All Syncro Vanagons will need a drive shaft (a.k.a. prop shaft) replacement at some point in their life. The purpose of the drive shaft in a Syncro is to transmit torque from the transaxle, located in the rear of the vehicle, to the front differential, located up front. This part is unique to the Syncro model. Vanagon 2WD models are only rear wheel drive and don’t have one of these. At each end of the drive shaft there is a universal joint, or “U-joint." The drive flange on the transaxle at the rear is at a different angle than the drive flange on the front differential at the front. The drive shaft has U-joints at each end to make up for this. Additionally, the transaxle and front differential assembly are mounted to the body on rubber mounts. As the vehicle travels over irregular surfaces, and torque delivery varies from front to rear axles, the transaxle and front differential assembly tend to move around relative to each other. The U-joints at either end of the drive shaft allow for up and down and side to side (lateral) displacements. The rubber coupling and an internal bushing arrangement allow for slight drive shaft compression and elongation (axial) displacements. The rubber coupling also doubles as a vibration damper (rotational) of sorts.
When the U-joints or rubber coupling wears out, eccentricity is no longer maintained and the drive shaft vibrates and is impossible to balance. That, in and of itself, would not be a big deal; there are hundreds of drive shaft repair shops across the country capable of replacing U-joints and rubber couplings. Many shops and individuals think that is all that is required, and they go through great efforts to locate the unusual U-joint and required rubber coupling and replace them—only to end up with the same vibration.
The real rebuilding challenge is related to the internal precision shaft and bushing system. It is this system that creates a precise radial alignment between the two parts of the drive shaft while allowing axial movement. VW never offered rebuilt drive shafts, nor could you get parts to rebuild one completely. If any part of your drive shaft wore out and it started to vibrate, VW would sell you a new one to the tune of around $1200 (when they were still available back in 2006). VW no longer offers any drive shaft for the Syncro at any price. Thus, Syncro owners were basically screwed...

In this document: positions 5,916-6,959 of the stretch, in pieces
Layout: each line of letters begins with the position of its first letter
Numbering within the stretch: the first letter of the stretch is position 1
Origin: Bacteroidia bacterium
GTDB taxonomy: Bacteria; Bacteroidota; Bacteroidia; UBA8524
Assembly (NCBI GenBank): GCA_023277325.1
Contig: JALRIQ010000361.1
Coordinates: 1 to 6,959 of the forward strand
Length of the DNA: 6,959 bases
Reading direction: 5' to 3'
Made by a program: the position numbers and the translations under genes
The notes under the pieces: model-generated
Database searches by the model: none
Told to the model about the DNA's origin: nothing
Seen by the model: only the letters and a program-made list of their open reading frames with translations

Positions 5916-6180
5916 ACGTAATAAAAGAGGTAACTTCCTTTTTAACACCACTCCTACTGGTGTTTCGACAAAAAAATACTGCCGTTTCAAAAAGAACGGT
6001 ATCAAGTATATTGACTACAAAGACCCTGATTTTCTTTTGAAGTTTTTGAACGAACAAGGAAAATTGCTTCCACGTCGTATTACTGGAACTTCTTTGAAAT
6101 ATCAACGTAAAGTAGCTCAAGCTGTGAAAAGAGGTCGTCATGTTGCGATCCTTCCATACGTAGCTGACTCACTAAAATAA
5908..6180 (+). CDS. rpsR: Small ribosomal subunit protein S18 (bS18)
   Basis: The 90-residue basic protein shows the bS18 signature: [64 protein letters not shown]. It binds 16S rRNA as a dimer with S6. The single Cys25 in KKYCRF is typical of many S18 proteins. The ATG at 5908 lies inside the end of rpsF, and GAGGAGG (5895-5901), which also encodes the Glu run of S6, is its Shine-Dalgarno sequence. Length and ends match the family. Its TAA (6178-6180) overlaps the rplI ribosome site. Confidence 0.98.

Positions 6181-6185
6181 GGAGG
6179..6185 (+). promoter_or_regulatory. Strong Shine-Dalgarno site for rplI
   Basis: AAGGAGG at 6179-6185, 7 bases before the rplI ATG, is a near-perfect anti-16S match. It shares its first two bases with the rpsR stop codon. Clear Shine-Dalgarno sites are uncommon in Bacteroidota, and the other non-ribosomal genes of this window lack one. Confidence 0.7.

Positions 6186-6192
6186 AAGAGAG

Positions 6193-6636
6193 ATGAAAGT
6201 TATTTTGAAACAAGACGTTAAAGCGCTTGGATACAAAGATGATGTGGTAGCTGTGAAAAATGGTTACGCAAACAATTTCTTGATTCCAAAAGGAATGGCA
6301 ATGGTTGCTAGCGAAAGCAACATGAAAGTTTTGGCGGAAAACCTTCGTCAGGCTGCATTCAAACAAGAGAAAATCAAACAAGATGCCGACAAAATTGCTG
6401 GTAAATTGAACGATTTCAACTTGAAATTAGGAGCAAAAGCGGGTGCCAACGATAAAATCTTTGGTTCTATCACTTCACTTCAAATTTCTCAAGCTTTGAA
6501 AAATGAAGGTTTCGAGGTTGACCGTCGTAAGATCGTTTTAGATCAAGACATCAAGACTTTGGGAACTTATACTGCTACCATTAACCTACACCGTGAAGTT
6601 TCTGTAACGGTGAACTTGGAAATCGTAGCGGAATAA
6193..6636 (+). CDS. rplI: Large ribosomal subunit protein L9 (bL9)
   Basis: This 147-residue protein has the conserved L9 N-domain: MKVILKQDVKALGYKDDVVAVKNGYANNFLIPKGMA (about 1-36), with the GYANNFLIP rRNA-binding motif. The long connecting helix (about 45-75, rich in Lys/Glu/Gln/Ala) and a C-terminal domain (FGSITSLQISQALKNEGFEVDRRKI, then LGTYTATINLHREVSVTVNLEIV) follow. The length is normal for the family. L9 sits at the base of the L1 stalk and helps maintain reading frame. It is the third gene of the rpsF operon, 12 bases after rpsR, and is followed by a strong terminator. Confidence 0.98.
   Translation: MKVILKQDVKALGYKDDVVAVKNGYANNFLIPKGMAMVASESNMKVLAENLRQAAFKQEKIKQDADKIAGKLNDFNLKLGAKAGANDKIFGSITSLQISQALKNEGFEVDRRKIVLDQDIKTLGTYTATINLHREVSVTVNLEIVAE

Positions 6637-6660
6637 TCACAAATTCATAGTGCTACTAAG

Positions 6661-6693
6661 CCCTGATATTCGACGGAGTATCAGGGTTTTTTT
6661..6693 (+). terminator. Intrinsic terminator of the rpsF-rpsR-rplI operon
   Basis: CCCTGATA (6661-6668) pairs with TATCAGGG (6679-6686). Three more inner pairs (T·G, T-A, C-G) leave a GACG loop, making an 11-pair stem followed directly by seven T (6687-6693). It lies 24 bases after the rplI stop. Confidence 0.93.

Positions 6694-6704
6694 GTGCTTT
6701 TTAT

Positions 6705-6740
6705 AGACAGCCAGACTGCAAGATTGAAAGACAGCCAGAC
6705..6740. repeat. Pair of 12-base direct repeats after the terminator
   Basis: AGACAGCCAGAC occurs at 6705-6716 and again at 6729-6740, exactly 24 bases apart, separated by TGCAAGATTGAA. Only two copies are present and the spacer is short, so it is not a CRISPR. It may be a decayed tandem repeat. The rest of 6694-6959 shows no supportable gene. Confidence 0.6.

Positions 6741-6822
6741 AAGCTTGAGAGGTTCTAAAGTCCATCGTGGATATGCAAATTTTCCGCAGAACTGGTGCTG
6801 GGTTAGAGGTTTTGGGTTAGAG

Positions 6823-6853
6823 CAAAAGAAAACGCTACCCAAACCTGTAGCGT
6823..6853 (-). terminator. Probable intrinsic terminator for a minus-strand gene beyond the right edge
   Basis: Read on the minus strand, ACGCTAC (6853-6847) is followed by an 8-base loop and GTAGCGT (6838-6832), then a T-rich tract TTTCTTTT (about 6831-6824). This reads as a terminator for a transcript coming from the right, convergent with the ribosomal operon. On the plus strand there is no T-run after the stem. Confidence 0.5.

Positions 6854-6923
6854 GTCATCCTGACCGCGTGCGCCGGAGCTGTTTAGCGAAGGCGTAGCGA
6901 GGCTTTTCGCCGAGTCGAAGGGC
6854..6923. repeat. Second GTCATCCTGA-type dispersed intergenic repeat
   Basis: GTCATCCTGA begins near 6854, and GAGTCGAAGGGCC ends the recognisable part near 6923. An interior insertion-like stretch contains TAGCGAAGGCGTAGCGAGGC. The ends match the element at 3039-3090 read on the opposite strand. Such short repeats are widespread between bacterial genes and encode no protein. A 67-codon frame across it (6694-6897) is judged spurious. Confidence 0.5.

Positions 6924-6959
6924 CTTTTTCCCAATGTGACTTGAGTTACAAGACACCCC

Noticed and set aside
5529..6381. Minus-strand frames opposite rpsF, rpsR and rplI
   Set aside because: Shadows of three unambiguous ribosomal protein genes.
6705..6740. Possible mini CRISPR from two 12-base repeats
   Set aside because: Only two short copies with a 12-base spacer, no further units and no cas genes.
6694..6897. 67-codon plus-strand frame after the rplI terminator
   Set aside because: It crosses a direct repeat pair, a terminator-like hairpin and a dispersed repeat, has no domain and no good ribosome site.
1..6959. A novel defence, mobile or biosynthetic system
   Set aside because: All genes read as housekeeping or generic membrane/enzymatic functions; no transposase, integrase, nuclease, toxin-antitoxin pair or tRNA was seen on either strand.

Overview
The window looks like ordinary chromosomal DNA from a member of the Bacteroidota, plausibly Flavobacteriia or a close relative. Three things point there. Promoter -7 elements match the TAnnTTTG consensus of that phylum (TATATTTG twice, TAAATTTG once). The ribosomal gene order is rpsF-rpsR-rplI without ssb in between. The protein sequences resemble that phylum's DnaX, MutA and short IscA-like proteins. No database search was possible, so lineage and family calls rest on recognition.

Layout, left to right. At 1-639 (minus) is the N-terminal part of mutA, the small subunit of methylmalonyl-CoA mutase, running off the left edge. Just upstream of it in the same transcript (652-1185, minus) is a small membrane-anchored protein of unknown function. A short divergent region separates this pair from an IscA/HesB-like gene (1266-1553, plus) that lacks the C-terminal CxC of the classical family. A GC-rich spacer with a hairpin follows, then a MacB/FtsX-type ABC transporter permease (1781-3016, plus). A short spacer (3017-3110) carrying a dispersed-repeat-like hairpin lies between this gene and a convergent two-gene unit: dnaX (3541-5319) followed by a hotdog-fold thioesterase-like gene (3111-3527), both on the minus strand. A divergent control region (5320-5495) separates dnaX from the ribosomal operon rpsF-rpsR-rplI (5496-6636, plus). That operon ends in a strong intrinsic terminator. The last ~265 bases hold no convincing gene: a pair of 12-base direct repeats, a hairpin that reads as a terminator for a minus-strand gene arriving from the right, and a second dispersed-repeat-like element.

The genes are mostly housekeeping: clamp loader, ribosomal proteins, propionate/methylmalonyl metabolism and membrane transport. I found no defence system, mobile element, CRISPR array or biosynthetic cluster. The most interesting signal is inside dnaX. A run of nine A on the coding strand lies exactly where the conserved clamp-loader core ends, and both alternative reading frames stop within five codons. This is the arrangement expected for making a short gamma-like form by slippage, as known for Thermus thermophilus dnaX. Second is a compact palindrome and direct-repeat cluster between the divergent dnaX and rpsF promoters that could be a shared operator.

The exact design of the OEM VW driveshaft varied, and not all can be rebuilt. Here are some photos of the basic design they all employed:
The way to tell if yours is a candidate for rebuilding is this specific detail:
GoWesty has figured out how to rebuild these type of drive shafts. If you have one like this, we might be interested in buying it from you. Click here view our core buy-back page and check out all the items we are currently purchasing.
Our rebuilt drive shafts are, for all intents and purposes, new. The internal bushings have been replaced and precision-honed to fit perfectly the re-ground shaft that mates with them—precisely. The rubber coupling and both U-joints are also replaced, and the whole thing is high-speed balanced.
We also offer an exclusive ALL NEW GoWesty reproduction of the DOKA-style drive shaft, identical to what VW fitted into this truck version of the Syncro Vanagon. VW made Syncro versions of the Vanagon in both single-cab ("SIKA") and double-cab ("DOKA") trucks. For these applications—with the exception of the most plush "TriStar" models—VW dispensed with the rather elaborate two-piece/bushing drive shaft design altogether. Instead, they outfitted these vehicles with a simple, one-piece rubber-donut-less drive shaft with a U-joint at each end. I guess they figured the truck did not need to be as smooth, and they could save a few bucks, too. Indeed, if you had sensitive enough measuring equipment, you probably could measure the difference. But in practice—most people, us included, simply cannot tell the difference.
Either way, we've got you covered.